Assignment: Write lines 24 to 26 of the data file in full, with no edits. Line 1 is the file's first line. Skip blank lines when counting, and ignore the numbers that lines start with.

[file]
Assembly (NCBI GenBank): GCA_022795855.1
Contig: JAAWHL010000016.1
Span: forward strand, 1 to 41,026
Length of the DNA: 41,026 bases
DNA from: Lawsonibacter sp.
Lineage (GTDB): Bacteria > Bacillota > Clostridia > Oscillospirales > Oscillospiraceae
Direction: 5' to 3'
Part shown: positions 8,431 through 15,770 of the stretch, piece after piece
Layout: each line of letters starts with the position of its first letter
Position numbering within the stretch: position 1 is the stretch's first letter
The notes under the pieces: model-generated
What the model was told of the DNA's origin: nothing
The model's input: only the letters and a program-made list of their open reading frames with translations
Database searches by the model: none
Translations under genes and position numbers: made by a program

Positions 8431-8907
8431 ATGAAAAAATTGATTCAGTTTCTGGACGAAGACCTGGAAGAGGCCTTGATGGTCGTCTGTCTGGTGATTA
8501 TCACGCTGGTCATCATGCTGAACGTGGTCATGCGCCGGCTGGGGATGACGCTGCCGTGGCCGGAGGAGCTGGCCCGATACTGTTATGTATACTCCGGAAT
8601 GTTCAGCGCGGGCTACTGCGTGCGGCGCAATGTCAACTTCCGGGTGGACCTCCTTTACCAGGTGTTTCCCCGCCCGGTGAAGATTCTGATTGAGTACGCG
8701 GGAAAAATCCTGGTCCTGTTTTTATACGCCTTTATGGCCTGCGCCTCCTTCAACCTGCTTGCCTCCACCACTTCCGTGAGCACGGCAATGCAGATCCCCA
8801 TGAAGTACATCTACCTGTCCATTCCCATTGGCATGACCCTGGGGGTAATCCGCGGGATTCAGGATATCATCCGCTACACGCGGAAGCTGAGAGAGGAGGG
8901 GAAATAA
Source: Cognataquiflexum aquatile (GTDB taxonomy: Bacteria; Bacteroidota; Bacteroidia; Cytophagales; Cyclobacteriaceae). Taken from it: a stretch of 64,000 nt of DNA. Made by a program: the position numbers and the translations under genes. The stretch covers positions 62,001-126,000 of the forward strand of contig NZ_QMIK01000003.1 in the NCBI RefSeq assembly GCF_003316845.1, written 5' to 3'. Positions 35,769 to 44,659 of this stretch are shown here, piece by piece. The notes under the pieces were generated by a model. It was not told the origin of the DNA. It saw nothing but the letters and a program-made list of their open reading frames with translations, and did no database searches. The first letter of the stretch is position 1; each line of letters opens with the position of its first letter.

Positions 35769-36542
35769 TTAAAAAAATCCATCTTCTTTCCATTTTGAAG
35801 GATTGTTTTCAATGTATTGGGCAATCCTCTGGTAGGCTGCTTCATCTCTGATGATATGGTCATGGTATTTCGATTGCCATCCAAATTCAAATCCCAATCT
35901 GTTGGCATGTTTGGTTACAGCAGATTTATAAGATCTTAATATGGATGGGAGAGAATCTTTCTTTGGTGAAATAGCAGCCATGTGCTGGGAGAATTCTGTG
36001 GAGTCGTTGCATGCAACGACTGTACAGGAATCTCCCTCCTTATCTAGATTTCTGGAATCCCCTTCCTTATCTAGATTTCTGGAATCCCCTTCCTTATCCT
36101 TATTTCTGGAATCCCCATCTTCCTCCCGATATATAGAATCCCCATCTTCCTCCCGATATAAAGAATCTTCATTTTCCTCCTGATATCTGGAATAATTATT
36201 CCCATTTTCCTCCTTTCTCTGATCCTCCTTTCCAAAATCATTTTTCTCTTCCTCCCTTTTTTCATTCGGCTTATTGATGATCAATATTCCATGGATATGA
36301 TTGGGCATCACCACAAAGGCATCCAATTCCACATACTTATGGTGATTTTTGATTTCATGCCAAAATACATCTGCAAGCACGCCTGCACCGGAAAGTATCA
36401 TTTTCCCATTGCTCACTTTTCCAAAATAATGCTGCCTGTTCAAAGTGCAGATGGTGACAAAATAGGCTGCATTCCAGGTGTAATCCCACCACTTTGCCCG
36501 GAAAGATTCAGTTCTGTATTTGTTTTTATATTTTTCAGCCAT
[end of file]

Positions 35769-36542
35769 TTAAAAAAATCCATCTTCTTTCCATTTTGAAG
35801 GATTGTTTTCAATGTATTGGGCAATCCTCTGGTAGGCTGCTTCATCTCTGATGATATGGTCATGGTATTTCGATTGCCATCCAAATTCAAATCCCAATCT